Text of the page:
(Reuters) – Struck down by coronavirus at the age of 83, the long life of Alfredo Visioli ended with a short ceremony at a graveyard near Cremona, his hometown in northern Italy.
“They buried him like that, without a funeral, without his loved ones, with just a blessing from the priest,” said his granddaughter Marta Manfredi who couldn’t attend. Like most of the old man’s family – like most of Italy – she was confined to her home.
“When all this is over,” she vows, “we will give him a real funeral.”
Everywhere the coronavirus has struck, regardless of culture or religion, ancient rituals to honor the dead and comfort the bereaved have been cut short or abandoned for fear of spreading it further.
The virus, which has killed nearly 9,000 people worldwide, is reshaping many aspects of death, from the practicalities of handling infected bodies to meeting the spiritual and emotional needs of those left behind.
In Ireland, the health authority is advising mortuary workers to put face masks on dead bodies to reduce even the minor risk of infection. In Italy, a funeral company is using video links to allow quarantined families to watch a priest bless the deceased. And in South Korea, fear of the virus has caused such a drop in the number of mourners that funeral caterers are struggling for business.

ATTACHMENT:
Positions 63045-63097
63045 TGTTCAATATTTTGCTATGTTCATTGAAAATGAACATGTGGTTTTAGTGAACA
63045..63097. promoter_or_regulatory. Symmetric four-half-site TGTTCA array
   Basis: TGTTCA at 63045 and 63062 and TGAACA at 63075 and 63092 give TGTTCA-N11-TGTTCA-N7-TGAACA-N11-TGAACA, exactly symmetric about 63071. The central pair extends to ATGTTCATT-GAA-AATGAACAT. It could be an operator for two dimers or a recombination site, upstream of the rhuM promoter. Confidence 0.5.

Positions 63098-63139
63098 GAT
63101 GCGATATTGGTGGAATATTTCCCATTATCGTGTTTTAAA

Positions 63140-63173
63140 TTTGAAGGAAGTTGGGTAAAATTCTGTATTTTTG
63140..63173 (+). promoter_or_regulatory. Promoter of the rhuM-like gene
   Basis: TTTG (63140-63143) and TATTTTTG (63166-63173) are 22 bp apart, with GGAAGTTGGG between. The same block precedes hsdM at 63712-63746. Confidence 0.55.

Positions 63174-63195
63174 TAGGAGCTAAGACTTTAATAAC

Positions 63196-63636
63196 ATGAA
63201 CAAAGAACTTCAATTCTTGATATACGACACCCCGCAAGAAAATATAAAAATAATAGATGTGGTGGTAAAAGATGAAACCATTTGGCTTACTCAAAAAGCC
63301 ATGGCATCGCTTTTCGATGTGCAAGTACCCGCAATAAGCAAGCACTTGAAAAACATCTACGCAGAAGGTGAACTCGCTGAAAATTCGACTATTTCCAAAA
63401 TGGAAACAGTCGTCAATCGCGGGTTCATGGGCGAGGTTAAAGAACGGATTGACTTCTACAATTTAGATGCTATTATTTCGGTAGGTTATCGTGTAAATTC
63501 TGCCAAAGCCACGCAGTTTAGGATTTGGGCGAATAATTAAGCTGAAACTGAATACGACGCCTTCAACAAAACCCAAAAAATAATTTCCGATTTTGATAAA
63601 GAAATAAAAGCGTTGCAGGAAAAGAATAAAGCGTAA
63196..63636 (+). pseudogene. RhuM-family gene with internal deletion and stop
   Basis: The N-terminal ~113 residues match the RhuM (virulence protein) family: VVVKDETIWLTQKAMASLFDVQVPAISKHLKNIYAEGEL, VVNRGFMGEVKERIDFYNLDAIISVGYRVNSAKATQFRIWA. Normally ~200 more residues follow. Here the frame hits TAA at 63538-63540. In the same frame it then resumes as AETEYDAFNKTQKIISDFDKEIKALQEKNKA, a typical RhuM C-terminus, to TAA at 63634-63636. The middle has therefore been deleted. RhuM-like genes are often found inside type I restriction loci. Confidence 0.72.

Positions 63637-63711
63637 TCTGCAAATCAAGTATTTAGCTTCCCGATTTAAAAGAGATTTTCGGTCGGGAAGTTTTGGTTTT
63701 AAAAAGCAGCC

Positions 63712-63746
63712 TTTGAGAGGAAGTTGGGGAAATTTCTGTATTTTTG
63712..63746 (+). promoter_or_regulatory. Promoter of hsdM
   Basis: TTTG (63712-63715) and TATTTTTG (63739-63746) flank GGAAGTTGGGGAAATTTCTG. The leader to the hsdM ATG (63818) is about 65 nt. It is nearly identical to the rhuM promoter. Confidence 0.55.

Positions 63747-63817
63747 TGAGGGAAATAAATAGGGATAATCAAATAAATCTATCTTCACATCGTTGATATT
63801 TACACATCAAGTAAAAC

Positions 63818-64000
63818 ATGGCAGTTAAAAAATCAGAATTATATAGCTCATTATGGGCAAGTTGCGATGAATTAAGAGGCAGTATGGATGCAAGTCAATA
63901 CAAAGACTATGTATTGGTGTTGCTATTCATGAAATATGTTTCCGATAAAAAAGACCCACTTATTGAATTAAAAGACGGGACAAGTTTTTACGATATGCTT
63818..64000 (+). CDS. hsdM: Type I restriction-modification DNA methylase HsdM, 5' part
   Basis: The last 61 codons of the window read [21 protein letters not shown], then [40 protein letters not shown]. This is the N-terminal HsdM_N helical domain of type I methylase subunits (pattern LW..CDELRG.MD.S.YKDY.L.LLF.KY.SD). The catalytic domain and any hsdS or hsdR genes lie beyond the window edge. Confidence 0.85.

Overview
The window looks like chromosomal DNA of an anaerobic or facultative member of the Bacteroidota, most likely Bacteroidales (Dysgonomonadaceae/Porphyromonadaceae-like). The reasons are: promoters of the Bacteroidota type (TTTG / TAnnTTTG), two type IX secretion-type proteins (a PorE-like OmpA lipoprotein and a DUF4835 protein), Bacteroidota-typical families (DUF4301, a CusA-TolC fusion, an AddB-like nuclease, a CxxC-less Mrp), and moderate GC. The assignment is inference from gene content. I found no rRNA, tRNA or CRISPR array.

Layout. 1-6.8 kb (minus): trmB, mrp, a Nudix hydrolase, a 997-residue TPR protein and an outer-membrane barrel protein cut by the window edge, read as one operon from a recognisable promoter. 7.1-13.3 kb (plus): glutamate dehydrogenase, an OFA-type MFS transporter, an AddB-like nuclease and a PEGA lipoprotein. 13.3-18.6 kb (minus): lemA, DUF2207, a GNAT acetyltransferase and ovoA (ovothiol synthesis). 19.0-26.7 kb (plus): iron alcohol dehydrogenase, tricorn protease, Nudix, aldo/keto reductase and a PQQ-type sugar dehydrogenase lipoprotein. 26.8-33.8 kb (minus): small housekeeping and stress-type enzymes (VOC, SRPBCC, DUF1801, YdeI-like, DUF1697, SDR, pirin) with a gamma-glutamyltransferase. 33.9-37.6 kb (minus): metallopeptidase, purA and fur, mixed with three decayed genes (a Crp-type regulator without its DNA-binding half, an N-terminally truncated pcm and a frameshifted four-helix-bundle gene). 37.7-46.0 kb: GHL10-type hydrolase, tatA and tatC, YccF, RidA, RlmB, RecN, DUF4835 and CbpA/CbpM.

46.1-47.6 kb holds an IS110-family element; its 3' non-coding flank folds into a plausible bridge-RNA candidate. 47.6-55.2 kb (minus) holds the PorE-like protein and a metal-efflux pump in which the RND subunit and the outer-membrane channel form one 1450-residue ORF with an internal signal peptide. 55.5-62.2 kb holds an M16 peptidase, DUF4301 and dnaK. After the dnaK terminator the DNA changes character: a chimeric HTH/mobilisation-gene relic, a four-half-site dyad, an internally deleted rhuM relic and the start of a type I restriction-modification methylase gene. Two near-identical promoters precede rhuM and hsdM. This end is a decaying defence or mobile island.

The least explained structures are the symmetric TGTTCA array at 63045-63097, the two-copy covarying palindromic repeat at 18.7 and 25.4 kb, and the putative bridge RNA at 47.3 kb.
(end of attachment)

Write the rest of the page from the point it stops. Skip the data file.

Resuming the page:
There is little time for ceremony in hard-hit cities such as Bergamo, northeast of Milan, where the mortuaries are full and the crematorium is working around the clock, said Giacomo Angeloni, a local official in charge of cemeteries.
Bergamo, home to about 120,000 people, has been dealing with 5-6 times the number of dead it would in normal times, he said.
Italy has now reported nearly 3,000 deaths from COVID-19, the disease caused by the coronavirus – the highest outside China where the virus first emerged. The Italian army sent 50 troops and 15 trucks to Bergamo on Wednesday to take bodies to less overwhelmed provinces.
A ban on gatherings has shattered the vital rituals that help us grieve, said Andy Langford, the chief operating officer of Cruse Bereavement Care, a British charity providing free care and counseling to those in grief.
“Funerals allow a community to come together, express emotion, talk about that person and formally say goodbye,” he said.
“When you feel you have no control over how you can grieve, and over how you can experience those last moments with someone, that can complicate how you grieve and make you feel worse,” he said.
In Iran as in northern Italy, hospital and funeral workers are overwhelmed with bodies, as the virus has torn across the country, killing 1,284 people and infecting thousands, according to state TV.
The authorities have hired new people to dig graves, said a manager at Tehran’s Behesht-e Zahra cemetery. “We work day and night,” he said. “I have never seen such a sad situation. There are no funerals.”
Most corpses arrive by truck and are buried without the ritual washing that Islam dictates, he said.
Some Iranians suspect that the official haste to bury them has more to do with obscuring the spiraling death toll than halting the spread of the virus.